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"What is happening in the body that causes this link?"
Forget sleeping in on the weekends. A new study says some people who sleep more than eight hours a day might suffer some ill health effects.
The researchers from the University of Cambridge and the University of Warwick followed nearly 10,000 people between 42 and 81 years old for almost a decade, having study participants record how much they slept a day and their quality of sleep. Most reported sleeping between six and eight hours (70 percent), but 10 percent slept more than eight hours.
During the study period, 346 people suffered a stroke. Adjusting for various factors, the researchers found that sleeping more than eight hours a day seemed to be associated with a 46 percent increased risk for stroke. The risk, a news release about the study stated, was even greater for those who increased the number of hours they slept over a four-year period.
“It’s apparent both from our own participants and the wealth of international data that there’s a link between sleeping longer than average and a greater risk of stroke," Yue Leng, a doctoral candidate at the University of Cambridge, said in a statement. "What is far less clear, however, is the direction of this link, whether longer sleep is a symptom, an early marker or a cause of cardiovascular problems.”
Going forward, the researchers need to better understand the association between sleep and stroke risk.
"What is happening in the body that causes this link?" Professor Kay-Tee Khaw said. "With further research, we may find that excessive sleep proves to be an early indicator of increased stroke risk, particularly among older people."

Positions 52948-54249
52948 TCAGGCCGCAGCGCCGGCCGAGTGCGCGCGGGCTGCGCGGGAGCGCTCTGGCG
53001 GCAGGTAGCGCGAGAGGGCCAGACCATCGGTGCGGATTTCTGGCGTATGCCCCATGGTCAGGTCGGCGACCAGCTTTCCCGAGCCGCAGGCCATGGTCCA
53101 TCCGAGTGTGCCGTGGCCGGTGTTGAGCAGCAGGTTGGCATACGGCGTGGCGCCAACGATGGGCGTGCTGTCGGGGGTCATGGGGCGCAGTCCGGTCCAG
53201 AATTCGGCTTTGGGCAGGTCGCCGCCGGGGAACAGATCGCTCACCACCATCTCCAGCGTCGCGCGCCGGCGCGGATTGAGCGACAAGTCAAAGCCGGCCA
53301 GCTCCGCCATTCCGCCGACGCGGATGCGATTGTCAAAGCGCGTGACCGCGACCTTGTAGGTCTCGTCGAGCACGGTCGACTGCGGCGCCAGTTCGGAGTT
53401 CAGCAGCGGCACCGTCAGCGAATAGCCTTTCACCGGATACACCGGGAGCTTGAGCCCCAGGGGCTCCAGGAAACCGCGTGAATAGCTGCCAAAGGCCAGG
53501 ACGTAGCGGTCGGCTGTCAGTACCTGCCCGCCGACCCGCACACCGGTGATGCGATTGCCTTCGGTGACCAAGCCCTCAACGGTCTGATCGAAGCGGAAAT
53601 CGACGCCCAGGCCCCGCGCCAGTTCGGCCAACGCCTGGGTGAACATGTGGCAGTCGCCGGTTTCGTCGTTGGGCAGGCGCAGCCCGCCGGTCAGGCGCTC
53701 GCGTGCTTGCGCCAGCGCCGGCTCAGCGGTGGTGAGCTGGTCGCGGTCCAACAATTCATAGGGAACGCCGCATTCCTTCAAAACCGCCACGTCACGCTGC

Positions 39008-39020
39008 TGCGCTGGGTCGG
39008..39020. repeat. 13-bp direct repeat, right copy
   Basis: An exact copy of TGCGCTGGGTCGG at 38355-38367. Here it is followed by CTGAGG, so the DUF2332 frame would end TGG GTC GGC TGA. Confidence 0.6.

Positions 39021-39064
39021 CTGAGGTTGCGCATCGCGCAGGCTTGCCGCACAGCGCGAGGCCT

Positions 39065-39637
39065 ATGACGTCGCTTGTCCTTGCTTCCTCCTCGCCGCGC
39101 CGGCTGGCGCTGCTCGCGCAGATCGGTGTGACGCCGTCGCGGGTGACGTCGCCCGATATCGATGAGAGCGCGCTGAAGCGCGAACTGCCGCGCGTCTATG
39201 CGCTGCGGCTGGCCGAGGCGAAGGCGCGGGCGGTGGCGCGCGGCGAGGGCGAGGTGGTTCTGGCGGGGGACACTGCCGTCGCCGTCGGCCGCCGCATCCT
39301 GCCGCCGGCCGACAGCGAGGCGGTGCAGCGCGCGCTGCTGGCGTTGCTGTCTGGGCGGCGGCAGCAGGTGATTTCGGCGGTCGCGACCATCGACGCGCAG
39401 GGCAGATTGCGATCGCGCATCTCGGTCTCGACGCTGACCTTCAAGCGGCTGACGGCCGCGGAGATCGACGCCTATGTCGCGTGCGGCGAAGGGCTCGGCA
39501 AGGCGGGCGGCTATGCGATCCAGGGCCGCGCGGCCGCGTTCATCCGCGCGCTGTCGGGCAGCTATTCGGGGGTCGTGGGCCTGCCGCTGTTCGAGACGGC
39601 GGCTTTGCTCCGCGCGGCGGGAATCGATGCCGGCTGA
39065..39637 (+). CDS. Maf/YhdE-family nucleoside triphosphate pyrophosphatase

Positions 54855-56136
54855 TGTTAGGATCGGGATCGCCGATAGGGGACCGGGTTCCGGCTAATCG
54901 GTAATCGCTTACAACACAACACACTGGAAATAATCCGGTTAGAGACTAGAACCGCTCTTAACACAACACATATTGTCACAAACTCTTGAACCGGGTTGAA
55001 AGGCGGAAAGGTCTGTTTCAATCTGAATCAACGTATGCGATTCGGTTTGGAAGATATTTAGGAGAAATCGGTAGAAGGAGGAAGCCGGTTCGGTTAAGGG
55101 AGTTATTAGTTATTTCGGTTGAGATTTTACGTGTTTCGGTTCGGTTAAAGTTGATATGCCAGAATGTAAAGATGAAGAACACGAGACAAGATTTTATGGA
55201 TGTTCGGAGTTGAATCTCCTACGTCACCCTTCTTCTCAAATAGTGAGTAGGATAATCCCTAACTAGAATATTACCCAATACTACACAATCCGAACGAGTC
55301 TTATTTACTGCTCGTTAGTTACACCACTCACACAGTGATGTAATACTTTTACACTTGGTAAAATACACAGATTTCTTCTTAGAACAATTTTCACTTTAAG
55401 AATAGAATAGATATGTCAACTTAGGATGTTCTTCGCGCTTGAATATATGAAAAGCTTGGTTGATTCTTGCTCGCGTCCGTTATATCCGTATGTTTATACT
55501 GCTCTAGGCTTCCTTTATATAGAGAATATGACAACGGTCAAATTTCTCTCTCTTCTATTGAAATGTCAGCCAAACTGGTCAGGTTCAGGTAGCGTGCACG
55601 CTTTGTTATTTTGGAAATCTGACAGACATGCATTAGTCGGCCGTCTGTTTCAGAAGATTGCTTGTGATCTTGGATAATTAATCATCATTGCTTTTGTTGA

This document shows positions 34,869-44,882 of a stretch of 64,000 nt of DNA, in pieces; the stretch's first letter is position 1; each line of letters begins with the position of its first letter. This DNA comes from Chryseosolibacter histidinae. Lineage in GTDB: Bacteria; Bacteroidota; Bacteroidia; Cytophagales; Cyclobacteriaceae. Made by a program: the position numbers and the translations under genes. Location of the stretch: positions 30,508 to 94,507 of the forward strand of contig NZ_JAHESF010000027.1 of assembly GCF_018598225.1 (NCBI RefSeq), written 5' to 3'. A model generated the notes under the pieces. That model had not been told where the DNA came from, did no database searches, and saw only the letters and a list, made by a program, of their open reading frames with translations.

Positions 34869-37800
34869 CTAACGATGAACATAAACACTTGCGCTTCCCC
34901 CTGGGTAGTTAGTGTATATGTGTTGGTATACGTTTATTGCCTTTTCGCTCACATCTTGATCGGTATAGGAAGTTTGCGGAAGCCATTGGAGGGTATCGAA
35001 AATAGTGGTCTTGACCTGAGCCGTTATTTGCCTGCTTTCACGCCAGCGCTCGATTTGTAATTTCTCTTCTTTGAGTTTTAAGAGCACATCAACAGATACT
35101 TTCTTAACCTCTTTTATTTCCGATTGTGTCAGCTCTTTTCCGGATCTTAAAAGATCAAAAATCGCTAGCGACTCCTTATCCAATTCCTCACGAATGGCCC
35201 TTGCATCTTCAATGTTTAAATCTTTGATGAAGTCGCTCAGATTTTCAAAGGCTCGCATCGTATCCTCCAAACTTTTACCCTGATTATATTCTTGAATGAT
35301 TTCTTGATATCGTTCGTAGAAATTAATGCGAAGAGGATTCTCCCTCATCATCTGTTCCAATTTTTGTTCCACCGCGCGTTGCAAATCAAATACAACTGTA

These findings were published in the journal Neurology this week. In an editorial by Drs. Alberto Ramos and James Gangwisch that accompanied the study, the pair suggested that lengthy sleeps might be a secondary effect of something else that is causing strokes.
"Long sleep duration is associated in cross-sectional studies with inflammation, carotid artery atherosclerosis and left ventricular mass, all of which are strong risk factors for stroke and cardiovascular disease," they wrote. "It is plausible that the associations between long sleep duration and the incidence of stroke in epidemiologic studies have been confounded by risk factors (i.e., sleep apnea, inflammatory markers) that were not measured and controlled for in multivariable analyses. Future studies would ideally control for these factors, and determine if these explain or mediate the association between long sleep duration and stroke."
(H/T: Science Daily)
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